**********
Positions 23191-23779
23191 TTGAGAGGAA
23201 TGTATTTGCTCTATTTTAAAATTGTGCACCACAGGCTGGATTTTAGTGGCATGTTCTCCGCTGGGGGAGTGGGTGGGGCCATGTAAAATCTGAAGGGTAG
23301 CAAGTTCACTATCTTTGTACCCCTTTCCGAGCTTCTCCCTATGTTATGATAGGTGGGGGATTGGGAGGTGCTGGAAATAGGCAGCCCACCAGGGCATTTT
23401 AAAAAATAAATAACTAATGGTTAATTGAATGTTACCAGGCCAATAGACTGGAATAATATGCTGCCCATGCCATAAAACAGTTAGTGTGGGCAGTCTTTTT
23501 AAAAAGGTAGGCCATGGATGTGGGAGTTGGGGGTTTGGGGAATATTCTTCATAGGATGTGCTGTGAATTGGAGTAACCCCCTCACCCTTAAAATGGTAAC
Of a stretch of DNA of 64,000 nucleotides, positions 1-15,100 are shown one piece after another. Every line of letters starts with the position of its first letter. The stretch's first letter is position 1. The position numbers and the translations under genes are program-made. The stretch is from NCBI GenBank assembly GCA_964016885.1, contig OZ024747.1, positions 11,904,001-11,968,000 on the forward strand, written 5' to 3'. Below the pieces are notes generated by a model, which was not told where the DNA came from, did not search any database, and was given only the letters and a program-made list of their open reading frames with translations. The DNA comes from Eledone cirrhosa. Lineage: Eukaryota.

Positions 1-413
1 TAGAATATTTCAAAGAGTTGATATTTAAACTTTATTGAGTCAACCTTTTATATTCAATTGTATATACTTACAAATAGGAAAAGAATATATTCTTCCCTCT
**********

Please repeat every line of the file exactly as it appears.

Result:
Positions 23191-23779
23191 TTGAGAGGAA
23201 TGTATTTGCTCTATTTTAAAATTGTGCACCACAGGCTGGATTTTAGTGGCATGTTCTCCGCTGGGGGAGTGGGTGGGGCCATGTAAAATCTGAAGGGTAG
23301 CAAGTTCACTATCTTTGTACCCCTTTCCGAGCTTCTCCCTATGTTATGATAGGTGGGGGATTGGGAGGTGCTGGAAATAGGCAGCCCACCAGGGCATTTT
23401 AAAAAATAAATAACTAATGGTTAATTGAATGTTACCAGGCCAATAGACTGGAATAATATGCTGCCCATGCCATAAAACAGTTAGTGTGGGCAGTCTTTTT
23501 AAAAAGGTAGGCCATGGATGTGGGAGTTGGGGGTTTGGGGAATATTCTTCATAGGATGTGCTGTGAATTGGAGTAACCCCCTCACCCTTAAAATGGTAAC
Of a stretch of DNA of 64,000 nucleotides, positions 1-15,100 are shown one piece after another. Every line of letters starts with the position of its first letter. The stretch's first letter is position 1. The position numbers and the translations under genes are program-made. The stretch is from NCBI GenBank assembly GCA_964016885.1, contig OZ024747.1, positions 11,904,001-11,968,000 on the forward strand, written 5' to 3'. Below the pieces are notes generated by a model, which was not told where the DNA came from, did not search any database, and was given only the letters and a program-made list of their open reading frames with translations. The DNA comes from Eledone cirrhosa. Lineage: Eukaryota.

Positions 1-413
1 TAGAATATTTCAAAGAGTTGATATTTAAACTTTATTGAGTCAACCTTTTATATTCAATTGTATATACTTACAAATAGGAAAAGAATATATTCTTCCCTCT